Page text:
” Mankind must put an end to war before war puts an end to mankind”.
John F. Kennedy
Pay Any price for control is the mantra of the power elite in the Republican party. Since 9-11 we have spent 4 trillion dollars on endless wars to keep America safe. Really. My perspective is that having an “endless war ” strategy has led to enormous power and wealth for the “Military Industrial Complex”. The “Military and Industrial Complex” according to warnings by IKE back in 1961, will become the greatest threat for undermining two cornerstones of Democracy:
President Eisenhower said in his farewell speech of 1961 some the following which holds true today than ever before:
” A vital element in keeping the peace is our military establishment. Our arms must be mighty, ready for instant action, so that no potential aggressor may be tempted to risk his own destruction.
Our military organization today bears little relation to that known by any of my predecessors in peacetime, or indeed by the fighting men of World War II or Korea.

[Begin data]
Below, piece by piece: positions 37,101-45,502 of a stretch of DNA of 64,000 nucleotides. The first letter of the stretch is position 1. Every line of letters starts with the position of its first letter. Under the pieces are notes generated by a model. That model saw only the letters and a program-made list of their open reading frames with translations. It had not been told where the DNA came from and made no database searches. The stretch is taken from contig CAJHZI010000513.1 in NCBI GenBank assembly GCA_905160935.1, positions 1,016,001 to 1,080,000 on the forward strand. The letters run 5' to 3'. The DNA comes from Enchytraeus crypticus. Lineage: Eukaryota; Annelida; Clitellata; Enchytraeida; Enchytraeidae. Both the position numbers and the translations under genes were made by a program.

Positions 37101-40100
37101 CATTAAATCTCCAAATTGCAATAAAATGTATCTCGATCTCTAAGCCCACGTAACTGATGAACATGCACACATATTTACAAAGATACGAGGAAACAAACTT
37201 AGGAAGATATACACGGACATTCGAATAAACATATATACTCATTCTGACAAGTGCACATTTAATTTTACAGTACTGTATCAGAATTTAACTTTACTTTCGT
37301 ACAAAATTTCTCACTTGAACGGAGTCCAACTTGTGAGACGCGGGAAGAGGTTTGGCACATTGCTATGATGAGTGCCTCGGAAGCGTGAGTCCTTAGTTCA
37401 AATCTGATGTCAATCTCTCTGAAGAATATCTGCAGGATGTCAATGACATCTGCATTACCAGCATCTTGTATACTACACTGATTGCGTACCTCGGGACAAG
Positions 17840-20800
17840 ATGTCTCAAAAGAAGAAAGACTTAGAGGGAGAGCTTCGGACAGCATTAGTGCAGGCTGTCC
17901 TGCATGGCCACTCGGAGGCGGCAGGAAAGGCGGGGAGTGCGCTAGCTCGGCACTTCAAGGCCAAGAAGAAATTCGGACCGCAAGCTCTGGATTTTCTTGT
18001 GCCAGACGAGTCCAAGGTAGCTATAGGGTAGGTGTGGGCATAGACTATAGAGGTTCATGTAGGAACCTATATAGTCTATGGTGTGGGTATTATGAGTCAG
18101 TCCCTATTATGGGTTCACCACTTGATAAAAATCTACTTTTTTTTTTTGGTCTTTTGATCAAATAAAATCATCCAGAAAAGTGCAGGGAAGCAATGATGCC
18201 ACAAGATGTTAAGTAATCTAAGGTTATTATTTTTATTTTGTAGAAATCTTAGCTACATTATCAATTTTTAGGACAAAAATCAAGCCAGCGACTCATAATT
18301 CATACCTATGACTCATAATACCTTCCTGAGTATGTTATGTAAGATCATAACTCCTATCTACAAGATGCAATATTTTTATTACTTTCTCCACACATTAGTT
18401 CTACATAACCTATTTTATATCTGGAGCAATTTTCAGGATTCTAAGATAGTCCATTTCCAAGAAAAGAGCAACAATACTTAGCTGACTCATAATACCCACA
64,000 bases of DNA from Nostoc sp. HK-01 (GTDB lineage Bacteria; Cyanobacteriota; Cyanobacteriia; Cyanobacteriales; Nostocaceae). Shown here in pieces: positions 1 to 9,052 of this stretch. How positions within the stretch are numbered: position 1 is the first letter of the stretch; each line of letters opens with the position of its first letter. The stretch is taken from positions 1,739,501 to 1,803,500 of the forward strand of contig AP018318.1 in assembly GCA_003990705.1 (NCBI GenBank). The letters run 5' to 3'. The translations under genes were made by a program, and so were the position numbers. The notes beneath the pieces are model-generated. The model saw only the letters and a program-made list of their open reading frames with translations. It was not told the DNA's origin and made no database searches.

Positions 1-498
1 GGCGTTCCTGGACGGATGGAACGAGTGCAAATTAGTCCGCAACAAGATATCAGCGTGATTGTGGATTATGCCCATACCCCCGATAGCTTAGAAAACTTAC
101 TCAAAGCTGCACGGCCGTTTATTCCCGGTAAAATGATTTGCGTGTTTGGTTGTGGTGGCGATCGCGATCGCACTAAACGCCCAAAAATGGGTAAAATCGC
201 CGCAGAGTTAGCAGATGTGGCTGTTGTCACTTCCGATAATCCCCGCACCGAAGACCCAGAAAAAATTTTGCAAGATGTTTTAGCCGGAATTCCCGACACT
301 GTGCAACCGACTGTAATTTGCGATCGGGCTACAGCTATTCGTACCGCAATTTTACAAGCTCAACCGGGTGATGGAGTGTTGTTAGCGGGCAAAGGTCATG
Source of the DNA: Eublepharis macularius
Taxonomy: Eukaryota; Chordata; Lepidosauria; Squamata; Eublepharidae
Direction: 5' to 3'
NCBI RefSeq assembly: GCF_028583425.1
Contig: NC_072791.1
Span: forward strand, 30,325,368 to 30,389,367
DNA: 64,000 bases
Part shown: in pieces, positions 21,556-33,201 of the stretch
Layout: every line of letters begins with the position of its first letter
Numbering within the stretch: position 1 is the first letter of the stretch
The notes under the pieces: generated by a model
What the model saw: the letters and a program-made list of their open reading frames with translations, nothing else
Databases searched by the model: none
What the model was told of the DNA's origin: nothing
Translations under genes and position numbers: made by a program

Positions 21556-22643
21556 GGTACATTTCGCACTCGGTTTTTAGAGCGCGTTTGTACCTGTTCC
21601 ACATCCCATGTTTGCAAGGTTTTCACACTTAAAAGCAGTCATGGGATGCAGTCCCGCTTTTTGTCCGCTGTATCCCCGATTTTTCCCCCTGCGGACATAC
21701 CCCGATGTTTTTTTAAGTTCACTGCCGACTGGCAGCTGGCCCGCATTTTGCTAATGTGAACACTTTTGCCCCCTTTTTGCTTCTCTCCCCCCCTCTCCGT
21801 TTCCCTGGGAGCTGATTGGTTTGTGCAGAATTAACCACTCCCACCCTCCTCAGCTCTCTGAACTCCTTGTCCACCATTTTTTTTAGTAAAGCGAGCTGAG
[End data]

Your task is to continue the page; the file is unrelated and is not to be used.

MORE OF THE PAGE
Until the latest of our world conflicts, the United States had no armaments industry. American makers of plowshares could, with time and as required, make swords as well. But now we can no longer risk emergency improvisation of national defense; we have been compelled to create a permanent armaments industry of vast proportions. Added to this, three and a half million men and women are directly engaged in the defense establishment. We annually spend on military security more than the net income of all United States corporations.
This conjunction of an immense military establishment and a large arms industry is new in the American experience. The total influence — economic, political, even spiritual — is felt in every city, every State house, every office of the Federal government. Since 9/11 we recognize the imperative and need for this development. Yet we must not fail to comprehend its grave implications. Our toil, resources and livelihood are all involved; so is the very success of the experiment of our democracy.
In the councils of government, we must guard against the acquisition of unwarranted influence, whether sought or unsought, by the military industrial complex. The potential for the disastrous rise of misplaced power exists and resources will persist until we realize that we can’t be the policemen for the world. We must stop being involved in other countries civil wars.
We must never let the weight of this combination endanger our liberties or democratic processes. We should take nothing for granted. Only an alert and knowledgeable citizenry can compel the proper meshing of the huge industrial and military machinery of defense with our peaceful methods and goals, so that security and liberty may prosper together”.